In opposing Holloman's § 2255 motion, the Government explained that Holloman had three prior convictions for a “violent felony” that were not subject to the “residual clause” in §924(e) so that his sentence was not affected by Johnson. Id., Additionally, the Government argued that the factual basis in support of Holloman's guilty plea clearly stated he committed a robbery while using a sawed off shotgun so that the four level sentence enhancement was warranted. Id. By Order dated January 27, 2017, the sentencing court denied the §2255 motion, reasoning that Holloway's previous convictions did, in fact, render him an Armed Career Criminal. Id.

         On January 18, 2018, Holloman filed the instant petition for writ of habeas corpus pursuant to 28 U.S.C. §2241, in which he requests “to be resentenced as a career offender or to have [his] prison term vacated on the grounds that a consolidated charge was separated and used to sentence [him] as an armed career offender and according to North Carolina law the federal court is in complete violation for separating these charges.” Id. Thus, he concludes that “so even though [his] now conviction is valid...[his] sentence however is not.” Id. (See Doc. 1, petition).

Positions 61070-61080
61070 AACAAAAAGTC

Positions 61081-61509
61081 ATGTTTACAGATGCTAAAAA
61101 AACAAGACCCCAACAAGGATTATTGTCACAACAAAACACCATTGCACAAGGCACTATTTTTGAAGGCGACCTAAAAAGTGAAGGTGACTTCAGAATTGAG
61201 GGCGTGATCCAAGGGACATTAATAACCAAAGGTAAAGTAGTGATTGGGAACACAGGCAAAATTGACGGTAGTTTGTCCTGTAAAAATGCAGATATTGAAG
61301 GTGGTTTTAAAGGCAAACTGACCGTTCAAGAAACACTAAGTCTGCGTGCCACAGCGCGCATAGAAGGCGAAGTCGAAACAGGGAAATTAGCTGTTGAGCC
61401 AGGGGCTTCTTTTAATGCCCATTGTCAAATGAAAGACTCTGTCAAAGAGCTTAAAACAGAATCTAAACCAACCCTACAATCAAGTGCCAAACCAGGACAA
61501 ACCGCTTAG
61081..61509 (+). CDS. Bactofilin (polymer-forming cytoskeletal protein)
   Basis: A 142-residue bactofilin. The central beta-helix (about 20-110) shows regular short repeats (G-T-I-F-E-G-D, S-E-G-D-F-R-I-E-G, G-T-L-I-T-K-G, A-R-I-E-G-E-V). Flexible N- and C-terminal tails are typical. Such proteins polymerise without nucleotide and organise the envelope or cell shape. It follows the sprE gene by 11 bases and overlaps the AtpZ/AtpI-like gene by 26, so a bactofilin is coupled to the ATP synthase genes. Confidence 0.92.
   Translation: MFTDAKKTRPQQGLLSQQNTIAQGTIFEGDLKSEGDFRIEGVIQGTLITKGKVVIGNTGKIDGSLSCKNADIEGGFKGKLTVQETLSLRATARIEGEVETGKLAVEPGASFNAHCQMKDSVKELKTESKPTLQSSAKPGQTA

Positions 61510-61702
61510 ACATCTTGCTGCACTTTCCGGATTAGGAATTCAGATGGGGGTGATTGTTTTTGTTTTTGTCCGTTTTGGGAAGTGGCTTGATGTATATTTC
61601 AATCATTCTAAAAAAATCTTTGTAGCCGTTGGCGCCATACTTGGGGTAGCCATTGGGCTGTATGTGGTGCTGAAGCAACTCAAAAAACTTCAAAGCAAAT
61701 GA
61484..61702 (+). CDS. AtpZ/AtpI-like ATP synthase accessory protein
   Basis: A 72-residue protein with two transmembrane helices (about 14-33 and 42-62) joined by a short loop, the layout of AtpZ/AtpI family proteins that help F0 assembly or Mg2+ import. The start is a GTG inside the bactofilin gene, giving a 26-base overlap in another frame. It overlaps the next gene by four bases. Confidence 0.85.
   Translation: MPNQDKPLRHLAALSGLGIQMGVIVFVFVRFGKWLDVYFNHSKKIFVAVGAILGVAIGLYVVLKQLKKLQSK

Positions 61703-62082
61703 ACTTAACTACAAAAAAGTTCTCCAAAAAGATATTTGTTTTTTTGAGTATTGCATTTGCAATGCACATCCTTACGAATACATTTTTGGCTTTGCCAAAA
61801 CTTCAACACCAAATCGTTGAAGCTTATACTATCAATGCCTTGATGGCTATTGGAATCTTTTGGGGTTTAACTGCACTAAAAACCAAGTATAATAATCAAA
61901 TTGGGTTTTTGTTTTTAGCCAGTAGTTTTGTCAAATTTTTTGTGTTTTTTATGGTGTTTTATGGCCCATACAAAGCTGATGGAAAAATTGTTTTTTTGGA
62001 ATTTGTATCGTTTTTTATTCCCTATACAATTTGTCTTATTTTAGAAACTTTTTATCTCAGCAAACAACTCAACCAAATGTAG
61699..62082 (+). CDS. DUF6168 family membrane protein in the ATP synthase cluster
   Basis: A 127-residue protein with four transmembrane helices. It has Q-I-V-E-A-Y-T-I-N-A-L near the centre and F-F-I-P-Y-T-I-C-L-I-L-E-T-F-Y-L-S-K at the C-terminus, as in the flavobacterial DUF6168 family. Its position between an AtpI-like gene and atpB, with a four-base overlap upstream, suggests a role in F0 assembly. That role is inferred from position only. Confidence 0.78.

II. DISCUSSION

         The ACCA imposes a 15-year mandatory minimum sentence on a person convicted of being a felon in possession of a firearm if that person has three previous convictions for violent felonies or serious drug offenses. 18 U.S.C. §924(e)(1). In what is known as the “residual clause, ” the ACCA defines the term “violent felony” to “include any felony that ‘involves conduct that presents a serious potential risk of physical injury to another.' ” Johnson v. United States, 135 S.Ct. 2551, 2555-56 (2015) (quoting 18 U.S.C. §924(e)(2)(B)). In Johnson, the Supreme Court of the United States held that the residual clause of the ACCA is unconstitutionally vague, and that imposing an increased sentence under that clause violates due process. Id. at 2563. Here, Holloman appears to contend that because his prior convictions was classified as violent felonies under the residual clause of the ACCA, his underlying criminal sentence is unconstitutional and must, therefore, be vacated, set aside, and corrected. A federal prisoner like Holloman, however, is generally required to use 28 U.S.C. §2255 to collaterally attack his conviction or sentence on constitutional grounds. Okereke v. United States, 307 F.3d 117, 120 (3d Cir. 2002). He “can seek relief under §2241 only if the remedy provided by §2255 is inadequate or ineffective to test the legality of his detention.” Manna v. Schultz, 454 Fed.Appx. 31, 33 (3d Cir. 2010).